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04 Mar 2024

The Best Sustainable Fibre Types for Use in Printed Sportswear

The Best Sustainable Fibre Types for Use in Printed Sportswear
Sam Taylor from The Good Factory discusses the latest and most suitable fibre types that can be used in printed sportswear such as bio plastics. Sam also discusses whether using recycled PET bottles for clothing is greenwashing or not.

The question of whether using recycled PET bottles for clothing is greenwashing is becoming louder. Honestly, it’s a difficult one to answer. When the EU were creating the new circularity legislation, a number of FMCG brands attempted to push the EU to give them priority for rPET over that of fabric businesses. Simply put, there is a higher recycled content in your fabric than in the plastic bottles. A large part of that comes down to price, and supply and demand. Chippers get more money from companies wanting to make it into yarns than bottle companies. Because fabric holds more value in society than bottles.

The EU decided not to factor that request into legislation. But brands should expect push back from companies that wish we didn’t create demand for a rPET in the first place!

A plastic alternative that has been built into the EU legislation is bio plastics. These are plastics made from renewable resources such as castor bean oil and sugar molasses etc. Each of these fabrics has benefits and drawbacks compared to standard synthetics. Generally they require lower temperatures to print, creating energy savings, but they are a little more temperamental when it comes to matching to colour standards. We’ve been printing polyester and poliamide so long it’s second nature, and this will become easier the more we do it.

An exciting new development for the sportswear industry comes from BASF Chemicals in the form of a fully circular polyamide 6 called Loopamid, made entirely from textile waste. This is a relatively new development so we’re still a way off from this being a mainstream yarn. But we know that drop in solutions such as this, where no changes to equipment or process is needed, will make it easier to grow circular solutions. Similarly is synthetics made from carbon capture technology, while this is mostly used by the packaging industry at present, both Primark and H&M have debuted ranges using polyester from this technology which is likely to bring it into the mainstream.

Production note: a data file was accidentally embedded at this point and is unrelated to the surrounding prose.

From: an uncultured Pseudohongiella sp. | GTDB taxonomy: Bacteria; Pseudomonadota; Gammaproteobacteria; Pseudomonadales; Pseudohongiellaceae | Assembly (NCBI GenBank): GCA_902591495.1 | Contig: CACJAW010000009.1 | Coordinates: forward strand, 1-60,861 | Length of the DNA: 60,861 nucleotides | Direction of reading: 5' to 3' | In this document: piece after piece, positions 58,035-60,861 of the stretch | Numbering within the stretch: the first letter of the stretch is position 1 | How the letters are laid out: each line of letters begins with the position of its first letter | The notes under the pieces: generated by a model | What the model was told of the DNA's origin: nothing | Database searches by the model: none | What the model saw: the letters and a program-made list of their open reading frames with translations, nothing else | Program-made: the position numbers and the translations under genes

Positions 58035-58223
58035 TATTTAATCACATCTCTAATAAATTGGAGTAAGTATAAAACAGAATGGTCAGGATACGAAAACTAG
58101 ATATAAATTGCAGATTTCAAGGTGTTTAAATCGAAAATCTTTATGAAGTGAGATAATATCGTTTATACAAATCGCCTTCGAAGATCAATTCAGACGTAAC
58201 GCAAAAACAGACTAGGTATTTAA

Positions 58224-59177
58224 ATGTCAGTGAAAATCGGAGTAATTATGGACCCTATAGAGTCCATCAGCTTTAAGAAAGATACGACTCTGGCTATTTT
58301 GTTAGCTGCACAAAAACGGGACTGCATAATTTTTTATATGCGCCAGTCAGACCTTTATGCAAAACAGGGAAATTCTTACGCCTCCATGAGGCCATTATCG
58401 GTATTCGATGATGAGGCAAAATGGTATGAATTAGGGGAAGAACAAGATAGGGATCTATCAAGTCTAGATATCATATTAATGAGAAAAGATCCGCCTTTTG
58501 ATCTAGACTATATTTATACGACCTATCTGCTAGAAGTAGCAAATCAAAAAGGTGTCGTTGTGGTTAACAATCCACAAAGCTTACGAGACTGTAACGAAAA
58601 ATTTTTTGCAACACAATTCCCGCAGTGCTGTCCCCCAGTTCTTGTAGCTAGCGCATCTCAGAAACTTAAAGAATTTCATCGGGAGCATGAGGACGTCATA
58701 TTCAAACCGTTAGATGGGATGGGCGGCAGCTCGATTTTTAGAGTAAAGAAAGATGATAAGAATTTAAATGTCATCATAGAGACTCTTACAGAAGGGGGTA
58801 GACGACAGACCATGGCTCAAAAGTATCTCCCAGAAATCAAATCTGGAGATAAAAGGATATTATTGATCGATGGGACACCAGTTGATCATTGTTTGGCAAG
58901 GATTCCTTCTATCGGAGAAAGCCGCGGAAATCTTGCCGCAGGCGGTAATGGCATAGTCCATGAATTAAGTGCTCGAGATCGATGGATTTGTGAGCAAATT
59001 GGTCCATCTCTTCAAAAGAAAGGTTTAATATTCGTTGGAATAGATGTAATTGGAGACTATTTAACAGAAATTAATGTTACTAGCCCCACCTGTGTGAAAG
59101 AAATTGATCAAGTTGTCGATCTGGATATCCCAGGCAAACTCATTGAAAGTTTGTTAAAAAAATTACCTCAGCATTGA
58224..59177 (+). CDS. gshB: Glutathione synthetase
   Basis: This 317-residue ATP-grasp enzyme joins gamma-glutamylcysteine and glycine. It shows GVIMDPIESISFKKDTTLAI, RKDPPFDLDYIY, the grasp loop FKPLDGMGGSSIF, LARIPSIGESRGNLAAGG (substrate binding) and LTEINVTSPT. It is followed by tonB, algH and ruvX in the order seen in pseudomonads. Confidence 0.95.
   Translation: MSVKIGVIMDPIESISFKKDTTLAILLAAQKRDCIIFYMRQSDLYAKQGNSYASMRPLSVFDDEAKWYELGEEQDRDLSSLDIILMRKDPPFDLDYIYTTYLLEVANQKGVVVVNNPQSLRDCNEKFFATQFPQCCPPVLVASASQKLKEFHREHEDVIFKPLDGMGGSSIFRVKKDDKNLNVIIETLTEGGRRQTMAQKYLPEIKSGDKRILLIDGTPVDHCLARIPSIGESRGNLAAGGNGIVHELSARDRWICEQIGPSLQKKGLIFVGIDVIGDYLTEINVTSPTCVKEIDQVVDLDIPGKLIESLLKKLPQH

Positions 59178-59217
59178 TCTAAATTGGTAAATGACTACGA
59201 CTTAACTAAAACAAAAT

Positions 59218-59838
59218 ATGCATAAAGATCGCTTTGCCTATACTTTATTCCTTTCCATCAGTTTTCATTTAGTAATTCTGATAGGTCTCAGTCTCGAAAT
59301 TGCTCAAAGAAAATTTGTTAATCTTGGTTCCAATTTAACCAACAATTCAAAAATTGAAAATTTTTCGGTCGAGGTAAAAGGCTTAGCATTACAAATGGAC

Thanks to Lululemon’s new fabric Nulu, many brands are searching for that buttery soft handfeel again. While Nulu is made from a nylon / elastane blend, many brands go to semi synthetic materials such as viscose or bamboo to get the same handfeel. Again, different feedstocks do have some variation on how they perform. Viscoses made from bamboo or eucalyptus have better anti bacterial properties than those made from pines, but better moisture management comes from cellulosics made from textile waste such as Refibra which is made from Renewcell pulp.

When it comes to natural fibres the best sportswear solution is wool, but to ensure a good print quality the fibres and yarns have to be processed differently which usually requires a higher MOQ for. Given the range of feedstocks being offered as sustainable solutions to virgin petroleum based synthetics, we’re unlikely to see prepared fpr print wool bases making it into the mainstream.

To see a selection of these fabrics head over to the Sustainability Spotlight!

Visit the Sustainability Spotlight stand and discover the latest sustainable innovations in print at Sportswear Pro 2024. Sportswear Pro will showcase the very latest technologies and solutions for on-demand and customised sportswear production. Both exhibitions will be taking place from 19th – 22nd March 2024 at the RAI Amsterdam in Netherlands.

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